On Sports
by: sieverson

He was a rather nondescript Division I-A football player, a career reserve, mostly a member of special teams.

Then Matt Sieverson was thrust into the limelight.

For one glorious afternoon at Autzen Stadium, the Bend High grad lived the life of a major-college sports hero.

Filling in for injured star tailback Yvenson Bernard, Sieverson carried the rushing load as Oregon State upset 18th-ranked Oregon 38-31 in two overtimes in the 111th Civil War on Dec. 1, 2007.

The 6-2, 220-pound senior - making his second career start - gained 142 yards on 27 attempts, including a 38-yard touchdown burst on his first run from scrimmage.

The performance earned Sieverson a permanent spot in Beaver lore, especially with loyalists who cherish no victory more than one over the hated Ducks.

As a youngster who grew up in an Oregon State family and was a rabid Beaver fan, Sieverson's achievement was as close as it gets to the Holy Grail.

'It's what every kid growing up in Oregon dreams about - getting a chance to play a significant role in that game,' says Sieverson, 25, Pacific Office Automation account manager for the Lake Oswego/West Linn territory for the past three years.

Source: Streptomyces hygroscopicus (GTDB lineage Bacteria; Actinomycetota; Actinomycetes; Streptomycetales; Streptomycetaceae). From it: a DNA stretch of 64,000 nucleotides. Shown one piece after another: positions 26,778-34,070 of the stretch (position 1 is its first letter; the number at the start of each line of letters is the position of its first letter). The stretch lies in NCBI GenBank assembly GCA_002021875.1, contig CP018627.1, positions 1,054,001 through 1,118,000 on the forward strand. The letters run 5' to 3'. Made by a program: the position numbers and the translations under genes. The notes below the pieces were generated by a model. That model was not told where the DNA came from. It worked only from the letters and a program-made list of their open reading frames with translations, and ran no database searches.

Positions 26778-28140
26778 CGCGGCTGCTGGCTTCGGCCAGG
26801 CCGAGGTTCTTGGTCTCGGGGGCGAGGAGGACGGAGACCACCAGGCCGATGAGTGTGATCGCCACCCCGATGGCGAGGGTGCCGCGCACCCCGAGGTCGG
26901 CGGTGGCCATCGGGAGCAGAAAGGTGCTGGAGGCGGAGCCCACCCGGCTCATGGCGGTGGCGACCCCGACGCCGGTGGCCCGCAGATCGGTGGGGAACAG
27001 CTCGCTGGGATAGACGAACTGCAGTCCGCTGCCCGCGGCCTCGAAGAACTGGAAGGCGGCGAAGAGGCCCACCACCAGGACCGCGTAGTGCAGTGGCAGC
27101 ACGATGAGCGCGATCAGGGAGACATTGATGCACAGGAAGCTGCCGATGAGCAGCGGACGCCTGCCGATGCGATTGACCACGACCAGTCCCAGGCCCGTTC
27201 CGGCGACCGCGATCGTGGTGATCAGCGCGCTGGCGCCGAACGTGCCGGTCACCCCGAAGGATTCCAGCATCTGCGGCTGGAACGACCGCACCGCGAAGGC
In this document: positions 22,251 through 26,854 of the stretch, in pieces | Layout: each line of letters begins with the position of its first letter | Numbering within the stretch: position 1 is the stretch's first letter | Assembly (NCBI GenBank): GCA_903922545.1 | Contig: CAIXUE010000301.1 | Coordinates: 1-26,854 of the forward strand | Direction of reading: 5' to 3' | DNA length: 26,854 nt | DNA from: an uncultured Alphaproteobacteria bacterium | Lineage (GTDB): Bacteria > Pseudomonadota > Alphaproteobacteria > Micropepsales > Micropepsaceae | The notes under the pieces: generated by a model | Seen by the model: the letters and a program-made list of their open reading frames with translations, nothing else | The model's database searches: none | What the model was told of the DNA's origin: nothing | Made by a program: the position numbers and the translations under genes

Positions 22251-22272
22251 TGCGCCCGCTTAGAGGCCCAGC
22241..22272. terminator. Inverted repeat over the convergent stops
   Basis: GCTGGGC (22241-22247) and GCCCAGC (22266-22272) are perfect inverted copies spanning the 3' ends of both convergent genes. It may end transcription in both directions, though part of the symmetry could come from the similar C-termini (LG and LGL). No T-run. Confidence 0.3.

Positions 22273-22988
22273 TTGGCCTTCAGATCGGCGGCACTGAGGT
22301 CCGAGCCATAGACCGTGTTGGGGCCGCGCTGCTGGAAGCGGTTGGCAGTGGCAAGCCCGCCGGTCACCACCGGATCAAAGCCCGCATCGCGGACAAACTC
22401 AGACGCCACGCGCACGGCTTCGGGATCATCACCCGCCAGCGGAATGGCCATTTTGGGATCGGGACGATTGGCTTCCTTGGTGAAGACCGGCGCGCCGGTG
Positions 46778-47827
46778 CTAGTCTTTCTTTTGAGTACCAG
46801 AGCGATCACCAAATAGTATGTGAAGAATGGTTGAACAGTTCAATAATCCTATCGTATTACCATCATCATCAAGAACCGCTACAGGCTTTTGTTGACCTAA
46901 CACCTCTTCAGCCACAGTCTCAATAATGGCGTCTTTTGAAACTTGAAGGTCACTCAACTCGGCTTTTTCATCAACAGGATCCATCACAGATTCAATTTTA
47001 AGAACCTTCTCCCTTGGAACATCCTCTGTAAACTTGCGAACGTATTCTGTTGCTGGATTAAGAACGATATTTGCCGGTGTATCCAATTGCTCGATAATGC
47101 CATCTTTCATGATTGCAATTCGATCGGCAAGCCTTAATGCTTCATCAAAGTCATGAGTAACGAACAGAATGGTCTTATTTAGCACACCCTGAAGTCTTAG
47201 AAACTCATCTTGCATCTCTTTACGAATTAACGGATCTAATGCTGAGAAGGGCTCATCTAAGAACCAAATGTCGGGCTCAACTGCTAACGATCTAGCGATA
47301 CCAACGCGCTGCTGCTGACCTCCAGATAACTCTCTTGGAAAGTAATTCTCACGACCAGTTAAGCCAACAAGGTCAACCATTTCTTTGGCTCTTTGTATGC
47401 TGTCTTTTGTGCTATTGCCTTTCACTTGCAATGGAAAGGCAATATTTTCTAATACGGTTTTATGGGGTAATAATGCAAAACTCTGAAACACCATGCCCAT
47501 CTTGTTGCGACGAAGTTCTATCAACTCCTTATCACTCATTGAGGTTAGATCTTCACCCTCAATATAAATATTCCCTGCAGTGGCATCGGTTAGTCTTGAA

Sieverson will always hold a place in the heart of OSU coach Mike Riley.

'It's a neat story,' Riley says with a smile. 'Matt had contributed in a lot of ways, but not that much at running back - until that game.

'He was a workhorse and allowed us to have an opportunity to win with his production. You do that your senior year, it becomes one of those lifetime memories. And people won't forget, because he is from our state. He had one of those special sports moments.'

After setting a set state 4A record with more than 2,700 yards rushing and 28 touchdowns as a senior at Bend, Sieverson came to Oregon State as a walk-on, with the agreement that he would be put on scholarship after his first two years. He played special teams and was a reserve safety and receiver his first three seasons.